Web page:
Mapp said one of the questions being asked is Maori were more likely to come into contact with police as a result of more of their DNA being held in storage.
"It's a fairly difficult piece of legislation to use in practice and the police find this as well. And I have no doubt in my mind that we can recommend a much more modern and more appropriate statute that reflects the current situations, the current understandings, and expectations of collecting DNA," Mapp said.
Hamilton defence lawyer Roger Laybourn would like to see the legislation take a step backwards - to when it was first introduced in 1995 and judges were ultimately tasked with deciding whether DNA from a suspect was required.
"It's a huge leap of faith, to allow the police force to make their own decisions of whose civil liberties are justifiably breached because there is always a balancing act in what is good for society and what's good for the individual and that's a necessary principle to have," said Laybourn.
Laybourn is concerned there is no independent oversight of how police store DNA.
"That means you don't have a rogue police officer or member of the police department somehow abuse it. That's a risk in every organisation, there have been examples of police officers illegally searching people's computer records for their personal interest or connection," Laybourn said.
"I'm very uncomfortable that there isn't an effective independent oversight of the selection of suspects and the security of storage of DNA samples. Wider concerns are what if we get a more fascist inclined government in the future?
"It's looking at the security of it, I think that if DNA rightfully convicts the people and exonerates the innocent you can't argue against that, but how can you safeguard it from being abused?"
Police have also welcomed a review of the legislation and have already met with the Law Commission and will work with them to simplify the Act.
For national manager of Police Forensic Services, Inspector John Walker, it's less about what DNA samples the police can obtain and more about making the legislation user friendly.
"It's very complex, it's almost a how-to document than legislation, because it's had the add-ons, it requires a lot of work to understand it if you are looking from the outside in," Walker said.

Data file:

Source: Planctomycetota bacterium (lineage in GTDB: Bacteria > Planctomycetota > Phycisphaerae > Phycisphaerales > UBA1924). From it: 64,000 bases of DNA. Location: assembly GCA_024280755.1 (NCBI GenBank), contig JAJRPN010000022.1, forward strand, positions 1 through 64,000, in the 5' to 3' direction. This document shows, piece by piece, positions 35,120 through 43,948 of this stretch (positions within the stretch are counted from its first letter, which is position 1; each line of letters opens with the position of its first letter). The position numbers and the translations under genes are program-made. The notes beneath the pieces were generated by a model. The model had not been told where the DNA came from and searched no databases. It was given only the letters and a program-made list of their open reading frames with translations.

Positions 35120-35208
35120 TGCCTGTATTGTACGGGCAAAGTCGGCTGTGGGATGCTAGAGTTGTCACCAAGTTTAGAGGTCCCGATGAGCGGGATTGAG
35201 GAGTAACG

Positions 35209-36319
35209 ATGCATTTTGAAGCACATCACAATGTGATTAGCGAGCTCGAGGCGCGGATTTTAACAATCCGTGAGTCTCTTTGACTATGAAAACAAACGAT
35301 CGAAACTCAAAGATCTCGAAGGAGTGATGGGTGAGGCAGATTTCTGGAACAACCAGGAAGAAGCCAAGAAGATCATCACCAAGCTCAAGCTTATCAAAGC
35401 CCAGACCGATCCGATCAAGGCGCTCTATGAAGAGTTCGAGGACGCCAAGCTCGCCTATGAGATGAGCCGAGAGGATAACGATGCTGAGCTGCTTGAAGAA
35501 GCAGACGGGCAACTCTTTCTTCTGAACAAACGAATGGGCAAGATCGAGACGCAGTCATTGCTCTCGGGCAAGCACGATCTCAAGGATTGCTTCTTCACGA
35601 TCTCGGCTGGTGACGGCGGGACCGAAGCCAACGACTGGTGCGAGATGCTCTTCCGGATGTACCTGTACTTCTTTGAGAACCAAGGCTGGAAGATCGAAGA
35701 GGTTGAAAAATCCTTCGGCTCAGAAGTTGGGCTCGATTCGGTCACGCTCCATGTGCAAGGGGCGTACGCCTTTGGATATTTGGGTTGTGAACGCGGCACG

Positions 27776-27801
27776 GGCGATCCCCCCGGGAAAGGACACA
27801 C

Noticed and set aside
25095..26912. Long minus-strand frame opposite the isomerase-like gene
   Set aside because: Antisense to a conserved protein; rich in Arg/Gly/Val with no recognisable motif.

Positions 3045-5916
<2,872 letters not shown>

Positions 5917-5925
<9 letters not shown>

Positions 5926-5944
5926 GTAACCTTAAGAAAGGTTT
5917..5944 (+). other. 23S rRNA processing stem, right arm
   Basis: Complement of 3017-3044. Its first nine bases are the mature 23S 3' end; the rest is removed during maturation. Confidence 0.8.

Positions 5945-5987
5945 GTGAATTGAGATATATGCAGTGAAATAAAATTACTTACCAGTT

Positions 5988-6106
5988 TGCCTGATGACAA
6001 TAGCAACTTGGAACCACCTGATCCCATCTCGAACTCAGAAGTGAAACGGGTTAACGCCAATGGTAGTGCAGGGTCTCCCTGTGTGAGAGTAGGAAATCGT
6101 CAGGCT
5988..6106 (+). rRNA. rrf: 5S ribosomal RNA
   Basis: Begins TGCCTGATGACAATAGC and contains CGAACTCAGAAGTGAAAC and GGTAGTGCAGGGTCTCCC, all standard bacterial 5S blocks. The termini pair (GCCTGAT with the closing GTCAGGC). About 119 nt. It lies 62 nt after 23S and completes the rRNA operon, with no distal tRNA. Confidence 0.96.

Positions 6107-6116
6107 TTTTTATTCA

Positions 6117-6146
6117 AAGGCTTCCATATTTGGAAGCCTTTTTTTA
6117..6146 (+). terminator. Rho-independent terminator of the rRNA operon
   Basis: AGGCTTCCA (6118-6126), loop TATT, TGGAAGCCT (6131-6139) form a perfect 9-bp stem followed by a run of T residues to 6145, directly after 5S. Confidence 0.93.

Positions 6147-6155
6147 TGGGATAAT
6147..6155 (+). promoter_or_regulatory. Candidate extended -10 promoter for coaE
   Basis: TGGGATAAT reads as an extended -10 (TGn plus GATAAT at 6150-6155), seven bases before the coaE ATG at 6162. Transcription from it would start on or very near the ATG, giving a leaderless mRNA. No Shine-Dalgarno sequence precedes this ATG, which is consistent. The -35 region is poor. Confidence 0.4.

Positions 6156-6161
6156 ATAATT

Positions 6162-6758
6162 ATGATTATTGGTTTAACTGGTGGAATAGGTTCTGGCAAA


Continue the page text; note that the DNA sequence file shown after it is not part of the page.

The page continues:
He also acknowledges in some quarters the taking of DNA is still quite emotive. Any review of the current law would have to consider human rights, especially with the way technology has improved the way in which DNA samples can now be gathered.
"In 1995 we needed a great big blob of blood at a crime scene to get DNA and now we talk about touch DNA where simply just touching a pen or touching the phone is going to leave your DNA, so technology in the DNA space has moved on to touch DNA space which makes it pretty difficult not to leave your DNA all the time," Walker said.
The police hope that changes to the legislation are relatively administrative.
"We have so many requirements under the Act in relation to each different type of sample, what we hope is that it will be simplified so that the requirements cover multiple sample types."
"We're not rushing to put more pressure that we want new legislation we're pretty happy with what we've got, it works, we don't take DNA from everybody like other countries it's certainly a measured approach and we want to continue doing that."
Current laws differentiate between adult and youth offenders, so if an adult commits a certain crime they could have to give a DNA sample, whereas if a youth committed the same crime they would not have to.
"We are happy that there is a demarcation between youth and adults we have a strong focus on our youth services and family group conferences. So at the end of the day it's one of those things that reflects our society and that's what we want."
Walker notes that while police aren't necessarily taking more DNA samples now days instead of being voluntary given by offenders it is not taken for the intent of charging that person.
The Privacy Commission haven't seen any reason for concern with the legislation and Commissioner John Edwards said there was nothing to warrant a call for a review.
He is confident the current laws work well due to people knowing the rules and regulations around the criteria police are working with. But the Privacy Commission will take a vested interest in the results of the findings, especially when it comes to the scientific advances of DNA.
As for Nixon's victim, she still holds on to the belief that there is a case for New Zealand citizen's DNA to be in a nationwide data base.
"The only people who would be afraid of that are the ones hwo would consider doing serious crimes in which they would rape or murder people. Everyday people wouldn't be worried as they wouldn't commit such crimes.
"Because he raped me, the police now have my DNA on their database, I don't care, as long as it helped catch him that is all that matters."
The review will take two years, and it will be open for public comment mid-2017. A final report will be presented in Parliament in 2018.
- Sunday Star Times